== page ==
Reaching the Unreached
By Ailsa Barker Wirawan.
A testimony of ministry to an unreached people on the east coast of SE Asia, pioneered by a local church and now part of a national missionary organization.
It was a stormy night for fishing. Enormous waves bashed the small motor boat in the Malacca Strait. Mr Raj fell overboard. It was pitch dark. His friends couldn’t see him, nor could they hear his cries because of the noise of the motor and the raging waves. He tried to swim to the boat but was pushed back by waves. He thought his end had come. Then he remembered. Jesus the Messiah was Saviour for all people, the field worker had told him. So he called, “Jesus, carry my voice to the ears of my friends so that they can hear me and see me.” Suddenly the boat’s lamp shone in his direction. He waved and called out with all his energy, “Here! Help!” They saw him, threw a rope and pulled him aboard. Jesus had heard his cry. “Jesus saved me,” he said.
Mr Raj reported to the field worker who had shared the gospel with him. He was discipled each week. At each meeting they renewed the fundamentals of belief, Mr Raj shared what he had done in seeking to reach his family, friends and colleagues, and this was evaluated. They prayed together for their families and their ministry, studied a passage of Scripture with questions, and memorised a verse. He was trained to share his faith and they prayed a prayer of commissioning.
After a little while, Mr Raj reported that he had five people who had believed and with whom he was meeting each week. He was trained to share Bible stories by repeating them each week. The worker made sure that he understood their meaning and was capable of telling them to others. A new story was told only after he had mastered the previous one. Because of his age and poor educational background, the process was slow. But Mr Raj was eager to understand and to memorise Scripture. He would often say, “Don’t worry, we can do this because Jesus the Messiah, God’s Holy Spirit, is within us!”
When the field worker visited his home, Mrs Raj was not pleased. She told him not to visit. She bashed the pots and pans in the kitchen making conversation difficult. But as time went by her attitude changed. She began to ask questions. “Why do you visit us when we are of a different religion?” The field worker told her the story of the Good Samaritan and asked, “Why did the Samaritan help the wounded man?” “Because he loved him,” was her reply. “We love others because Jesus the Messiah commanded us to. God first loved us and sent Jesus to save us,” he told her. Witnessing the change in her husband’s life as a result of his new faith, after three years Mrs Raj too believed and was baptized. She was discipled, trained to reach others and to lead a group.
Mr Raj continued to meet weekly with members of his group for discipleship and attended the monthly leaders’ meeting. He has won more than 20 friends and family to Christ. Several members of his group met regularly with groups of believers they had won to Christ.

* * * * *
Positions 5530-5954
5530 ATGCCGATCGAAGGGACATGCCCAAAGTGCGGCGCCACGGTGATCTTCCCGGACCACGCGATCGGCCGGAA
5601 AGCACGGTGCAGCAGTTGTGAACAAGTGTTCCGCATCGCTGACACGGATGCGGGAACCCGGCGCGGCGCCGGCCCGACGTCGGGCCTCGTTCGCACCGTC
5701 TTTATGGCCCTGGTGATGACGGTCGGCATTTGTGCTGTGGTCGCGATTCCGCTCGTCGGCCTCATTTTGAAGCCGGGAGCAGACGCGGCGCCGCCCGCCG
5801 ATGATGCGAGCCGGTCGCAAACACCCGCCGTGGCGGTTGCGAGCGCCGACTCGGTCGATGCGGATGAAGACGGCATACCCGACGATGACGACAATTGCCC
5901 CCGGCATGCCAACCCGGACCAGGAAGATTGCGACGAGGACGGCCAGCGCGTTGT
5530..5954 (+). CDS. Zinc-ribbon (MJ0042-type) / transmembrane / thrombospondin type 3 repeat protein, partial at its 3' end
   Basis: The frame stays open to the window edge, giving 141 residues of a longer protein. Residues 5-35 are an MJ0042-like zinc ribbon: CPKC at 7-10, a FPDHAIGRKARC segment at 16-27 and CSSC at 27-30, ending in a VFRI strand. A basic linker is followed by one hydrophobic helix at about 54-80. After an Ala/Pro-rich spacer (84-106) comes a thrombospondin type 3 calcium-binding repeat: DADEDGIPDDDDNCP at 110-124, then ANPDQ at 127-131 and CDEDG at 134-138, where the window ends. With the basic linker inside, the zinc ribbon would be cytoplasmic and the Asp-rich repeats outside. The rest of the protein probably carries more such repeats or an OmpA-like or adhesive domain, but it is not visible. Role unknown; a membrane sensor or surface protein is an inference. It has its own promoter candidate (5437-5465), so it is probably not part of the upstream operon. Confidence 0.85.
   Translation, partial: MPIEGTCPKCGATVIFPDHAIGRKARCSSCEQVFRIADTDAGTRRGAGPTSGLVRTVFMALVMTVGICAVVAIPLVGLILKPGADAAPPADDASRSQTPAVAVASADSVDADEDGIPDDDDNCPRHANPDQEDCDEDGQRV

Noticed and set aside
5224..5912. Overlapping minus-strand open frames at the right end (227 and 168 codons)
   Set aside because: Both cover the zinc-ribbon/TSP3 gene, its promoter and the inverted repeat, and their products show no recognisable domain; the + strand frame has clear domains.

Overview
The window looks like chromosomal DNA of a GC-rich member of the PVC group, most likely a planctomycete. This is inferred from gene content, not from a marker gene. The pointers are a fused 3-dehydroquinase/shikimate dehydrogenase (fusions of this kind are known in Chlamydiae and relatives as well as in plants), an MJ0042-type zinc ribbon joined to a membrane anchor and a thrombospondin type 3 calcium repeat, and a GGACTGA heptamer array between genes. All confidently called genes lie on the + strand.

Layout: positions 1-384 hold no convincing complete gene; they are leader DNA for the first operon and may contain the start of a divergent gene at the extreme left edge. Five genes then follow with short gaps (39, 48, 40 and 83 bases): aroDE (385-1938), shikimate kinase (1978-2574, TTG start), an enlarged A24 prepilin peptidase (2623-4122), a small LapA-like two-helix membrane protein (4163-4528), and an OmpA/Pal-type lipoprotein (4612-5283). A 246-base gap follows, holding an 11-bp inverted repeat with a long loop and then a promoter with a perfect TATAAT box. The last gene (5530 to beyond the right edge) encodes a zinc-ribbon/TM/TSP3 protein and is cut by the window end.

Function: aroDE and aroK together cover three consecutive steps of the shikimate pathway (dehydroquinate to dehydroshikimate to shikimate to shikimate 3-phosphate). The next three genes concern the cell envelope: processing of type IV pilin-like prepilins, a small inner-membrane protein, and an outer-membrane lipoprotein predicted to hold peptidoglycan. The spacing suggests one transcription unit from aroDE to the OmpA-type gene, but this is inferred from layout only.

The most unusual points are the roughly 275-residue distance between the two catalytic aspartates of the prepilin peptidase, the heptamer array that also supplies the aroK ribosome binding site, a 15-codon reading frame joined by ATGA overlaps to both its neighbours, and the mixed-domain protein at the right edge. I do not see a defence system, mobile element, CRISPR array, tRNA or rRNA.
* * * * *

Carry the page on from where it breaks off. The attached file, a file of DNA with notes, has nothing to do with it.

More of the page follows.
Field workers follow the “Timothy principle” (2 Timothy 2:2) of training leaders so that they, in turn, can lead others. Mr Raj trained Mr Ham to share the good news. When he was giving Mr Ham a practical lesson on sharing the gospel with others, they met Mr Bin who showed interest. Mr Raj helped Mr Ham to follow-up Mr Bin until Mr Ham was able to do this on his own. After meeting several times with Mr Ham, Mr Bin was ready to believe. Mr Raj trained Mr Ham to perform baptism but Mr Ham felt not yet ready to do this on his own, and asked for Mr Raj’s help. The field worker assisted with transport to the river where the baptism was carried out and was happy to see Mr Raj and Mr Ham together baptizing Mr Bin without needing help.
Mr Ham discipled Mr Bin and trained members of his group to reach out just as Mr Raj had done with him. Mr Bin shared the Gospel with others and won others to Christ. Mr Ham then trained Mr Bin to disciple these new believers in his group. Training to equip house church leaders is held monthly. Workers make sure that the teaching being passed on to the groups is based on the Word of God.
At a meeting for leaders, Mr Bin was asked what he had taught in the most recent meeting of his group. He explained that he had taught about “the Vine and the Branches”. What had he emphasized in that lesson? “We must bear fruit.” “The most important thing,” explained the field worker, “is that we must remain in Jesus Christ, keep praying, and obey His Word.” By April this year there were 21 house groups meeting regularly, each with between five and ten local believers.
This article originally appeared in our August/September 2017 edition of Serving Asia magazine. If you would like to sign up for more great articles and testimonies, enter your details below: